You cannot go to a Microsoft partner event today without hearing about AppSource. It’s not that third-parties haven’t extended Microsoft products, like Dynamics 365, in the past, but those extension/solutions haven’t driven product sales, at least not in the way Microsoft knows they could. Other companies, like Salesforce.com, have proven this model works, and Microsoft wants “in”.
AppSource for Dummies
AppSource is a marketplace of first and third party addons for Azure, Office 365, Dynamics 365, Dynamics NAV and Power BI. This “marketplace” surfaces within each of the applications, directly to end users. The intention is that AppSource would be a discovery engine for end users to easily find ways to extend the application(s) to fit their particular needs. Partners and ISVs can create these “addons” and submit them to the AppSource team; once vetted by Microsoft they are made available in the AppSource Marketplace.
What’s the Difference?
AppSource is not Microsoft’ s first attempt at a Marketplace, in fact, if anything, Microsoft has suffered from too many marketplaces in the past. Each prior marketplace had its individual sponsorship from a particular product team. On their own, none of these marketplaces made much of a dent, and with limited sponsorship, they ultimately waned. AppSource is different in that it seeks to consolidate several marketplaces into a single place. In addition, I understand that it is sponsored by Scott Guthrie, so I don’t think it will be abandoned any time soon.
AppSource is not for Dummies
While AppSource has plenty of targeted point solutions for specific applications, like Dynamics 365, that is not what Microsoft is hoping will be the future of AppSource. Widgets are nice, and handy, but they will not “transform” a customer’s business. In order for an AppSource app to have a meaningful impact on a customer’s organization, it has to go much farther than a widget. Microsoft will be favoring those apps that engage multiple services, think of an application that may install in Dynamics 365, but also engages Azure and Power BI and Office 365, or vice versa. If your skills are limited to only one of these solutions, this “cross-platform” app development will be quite a challenge. But for those who brave these waters, they will be highly rewarded, in the form of Microsoft featuring these “Hero” apps in the marketplaces. While this had been a hope of Microsoft for a while now, it has suddenly become the recommended direction from them.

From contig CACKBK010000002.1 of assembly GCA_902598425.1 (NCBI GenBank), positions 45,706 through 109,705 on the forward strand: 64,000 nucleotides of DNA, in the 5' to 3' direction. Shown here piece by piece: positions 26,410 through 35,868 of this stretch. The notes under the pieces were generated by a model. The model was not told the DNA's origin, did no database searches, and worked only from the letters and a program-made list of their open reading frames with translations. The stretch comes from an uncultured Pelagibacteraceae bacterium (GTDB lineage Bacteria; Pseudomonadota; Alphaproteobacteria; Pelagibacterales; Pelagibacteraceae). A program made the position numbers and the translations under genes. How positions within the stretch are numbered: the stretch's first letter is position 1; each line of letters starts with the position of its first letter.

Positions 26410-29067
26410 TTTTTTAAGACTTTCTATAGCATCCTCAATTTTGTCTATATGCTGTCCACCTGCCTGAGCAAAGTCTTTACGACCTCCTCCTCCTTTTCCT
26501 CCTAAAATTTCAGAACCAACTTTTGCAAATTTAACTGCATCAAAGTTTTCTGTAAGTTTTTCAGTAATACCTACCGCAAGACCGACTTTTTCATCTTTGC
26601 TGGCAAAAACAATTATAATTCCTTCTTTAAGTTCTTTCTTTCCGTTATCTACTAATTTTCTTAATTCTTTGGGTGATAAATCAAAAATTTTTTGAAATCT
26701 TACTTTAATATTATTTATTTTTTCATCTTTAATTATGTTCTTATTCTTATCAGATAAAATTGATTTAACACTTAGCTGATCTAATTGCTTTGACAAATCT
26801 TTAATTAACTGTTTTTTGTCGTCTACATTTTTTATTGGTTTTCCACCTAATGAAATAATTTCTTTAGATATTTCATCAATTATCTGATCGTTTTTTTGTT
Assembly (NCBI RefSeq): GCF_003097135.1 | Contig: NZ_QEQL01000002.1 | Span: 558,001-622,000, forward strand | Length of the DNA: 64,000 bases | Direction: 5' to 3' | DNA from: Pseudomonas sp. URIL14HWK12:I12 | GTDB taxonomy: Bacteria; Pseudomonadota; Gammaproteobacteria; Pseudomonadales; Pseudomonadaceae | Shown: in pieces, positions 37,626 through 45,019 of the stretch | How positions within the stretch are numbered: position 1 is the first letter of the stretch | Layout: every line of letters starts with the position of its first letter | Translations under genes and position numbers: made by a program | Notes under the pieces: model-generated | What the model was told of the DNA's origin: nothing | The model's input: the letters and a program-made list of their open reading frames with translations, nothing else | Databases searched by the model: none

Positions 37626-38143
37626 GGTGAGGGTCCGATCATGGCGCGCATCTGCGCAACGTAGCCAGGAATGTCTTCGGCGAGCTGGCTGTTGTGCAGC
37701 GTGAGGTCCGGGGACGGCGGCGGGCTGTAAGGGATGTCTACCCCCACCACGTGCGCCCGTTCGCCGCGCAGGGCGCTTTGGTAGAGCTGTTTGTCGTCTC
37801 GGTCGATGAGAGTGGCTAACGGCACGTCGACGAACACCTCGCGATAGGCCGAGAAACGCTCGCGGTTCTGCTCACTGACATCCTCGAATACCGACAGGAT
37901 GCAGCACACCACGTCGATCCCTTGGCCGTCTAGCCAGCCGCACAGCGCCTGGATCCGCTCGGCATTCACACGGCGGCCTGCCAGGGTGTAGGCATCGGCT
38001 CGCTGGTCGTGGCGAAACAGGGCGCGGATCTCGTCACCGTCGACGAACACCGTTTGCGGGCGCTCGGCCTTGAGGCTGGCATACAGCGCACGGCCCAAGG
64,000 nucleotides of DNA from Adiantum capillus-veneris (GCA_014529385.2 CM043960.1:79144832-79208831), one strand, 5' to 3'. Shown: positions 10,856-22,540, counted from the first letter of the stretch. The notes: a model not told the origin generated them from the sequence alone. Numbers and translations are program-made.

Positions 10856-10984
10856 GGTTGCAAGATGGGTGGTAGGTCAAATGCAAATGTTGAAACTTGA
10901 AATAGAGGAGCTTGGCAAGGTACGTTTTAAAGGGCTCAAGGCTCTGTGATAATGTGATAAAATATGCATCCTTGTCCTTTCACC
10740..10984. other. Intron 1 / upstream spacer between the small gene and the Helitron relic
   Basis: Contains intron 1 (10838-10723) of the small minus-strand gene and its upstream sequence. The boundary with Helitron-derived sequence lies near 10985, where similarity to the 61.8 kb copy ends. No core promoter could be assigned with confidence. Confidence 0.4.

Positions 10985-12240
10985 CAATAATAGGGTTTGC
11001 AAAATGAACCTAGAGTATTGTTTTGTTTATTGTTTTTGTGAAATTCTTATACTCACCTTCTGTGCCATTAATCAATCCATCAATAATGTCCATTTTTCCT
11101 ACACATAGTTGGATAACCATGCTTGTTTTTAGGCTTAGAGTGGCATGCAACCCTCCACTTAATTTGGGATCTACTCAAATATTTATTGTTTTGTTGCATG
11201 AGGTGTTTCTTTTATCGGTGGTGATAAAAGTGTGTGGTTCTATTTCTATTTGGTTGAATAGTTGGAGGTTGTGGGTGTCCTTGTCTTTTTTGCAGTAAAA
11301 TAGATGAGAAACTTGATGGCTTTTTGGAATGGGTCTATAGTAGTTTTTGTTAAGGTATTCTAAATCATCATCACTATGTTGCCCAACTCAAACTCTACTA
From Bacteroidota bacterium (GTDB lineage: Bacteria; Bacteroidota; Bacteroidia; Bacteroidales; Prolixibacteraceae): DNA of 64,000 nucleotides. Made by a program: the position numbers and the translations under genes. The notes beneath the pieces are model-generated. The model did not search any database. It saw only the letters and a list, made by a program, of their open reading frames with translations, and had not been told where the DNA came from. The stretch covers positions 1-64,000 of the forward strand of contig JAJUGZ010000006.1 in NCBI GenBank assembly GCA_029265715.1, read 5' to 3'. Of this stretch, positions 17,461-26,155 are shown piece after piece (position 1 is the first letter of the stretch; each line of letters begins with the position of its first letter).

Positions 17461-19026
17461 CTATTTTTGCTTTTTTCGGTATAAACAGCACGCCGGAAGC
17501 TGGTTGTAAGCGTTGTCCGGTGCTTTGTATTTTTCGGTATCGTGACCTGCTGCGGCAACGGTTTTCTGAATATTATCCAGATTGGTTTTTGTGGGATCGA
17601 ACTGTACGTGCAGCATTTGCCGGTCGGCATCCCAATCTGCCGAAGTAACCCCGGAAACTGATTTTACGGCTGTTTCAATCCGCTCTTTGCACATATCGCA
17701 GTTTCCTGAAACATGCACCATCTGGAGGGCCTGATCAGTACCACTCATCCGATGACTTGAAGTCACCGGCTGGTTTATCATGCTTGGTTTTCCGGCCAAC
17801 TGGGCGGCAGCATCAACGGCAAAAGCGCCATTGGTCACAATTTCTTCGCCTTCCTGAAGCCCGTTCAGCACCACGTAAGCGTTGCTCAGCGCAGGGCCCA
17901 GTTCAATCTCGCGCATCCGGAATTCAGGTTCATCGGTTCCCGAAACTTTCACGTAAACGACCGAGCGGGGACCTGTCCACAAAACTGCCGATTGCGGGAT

Ironically, the platform that allows you to offer missing pieces to end users, is missing some pieces itself to help you do that. This is not a fault or strategy, it’s just where it is so far, starting from non-existence a few months ago. The head of AppSource recently alerted me that his team is “Shipping” weekly. “Shipping” is a term leftover from the old days that Microsoft still uses internally, basically it means that they are “publishing” new features and capabilities weekly.
Shifting from Quantity to Quality
When AppSource launched there were but a handful of apps, widgets mostly. Like anything new, trying to get to scale quickly, you may “lower the bar” a bit to help goose the engine. As a result AppSource now has over 300 apps and about 1,000 queued up in vetting. That extraordinary success is a direct result of Microsoft’s banging the AppSource drum loudly. Once you move from a “start-up” handful, to a thousand in the queue, you can start to get pickier. I am sure Microsoft is quite picky right now, and I would expect a fraction of those in the queue to actually gain approval. In order for AppSource to succeed, customers will actually need to see it as a marketplace of high-value, well-built, reliable and fully supported applications. Not all will meet that bar, and in fact I expect many of the original ones from launch will be dropped for this same reason. While that may tick off a few early ISVs, it is a natural and logical progression. Microsoft does not need a million apps in AppSource, they only need as many good ones as they can get.
Can you Make Money?
I would say the jury is still out on this one. I have spoken to many ISVs who say that “it is too early to tell”. It would seem to me, that if AppSource is going to be integrated directly into all of the applications, making discovery of your app a one-click effort, you really cannot afford not to be there. Microsoft will be putting the pedal to the metal on promoting AppSource to end customers, and it won’t be long before customers assume that apps in AppSource are the only ones there are. To a customer it will certainly look that way, if they do an AppSource search and don’t find what they are looking for, will they really jump out and do a web search for non-AppSource alternatives?
Thank the Pioneers
Like any new technology solution, AppSource needed some ISVs to jump in and make the investment to give them enough oomph to open the door, Guinea Pigs if you will. Guinea Pigs are the ones who deal with all of the issues and bugs of a new platform, and it is not a fun place to be. The value to a Guinea Pig is getting in first and “knowing” the platform from the inside-out, as a result they have an advantage when it hits mainstream, but make no mistake, there is a heavy cost for that.
Is AppSource “Ready for Prime-Time”
I think, while AppSource still has a ways to go… it is “Ready Enough”. If you are able to think beyond “widgets”, have the ability to develop quality cross-platform solutions, are able to support those solutions to users, and don’t mind working on a platform that is still evolving… then now is a good time to jump in. While there may still be a few quirks, the Guinea Pigs have already suffered through most of them for you.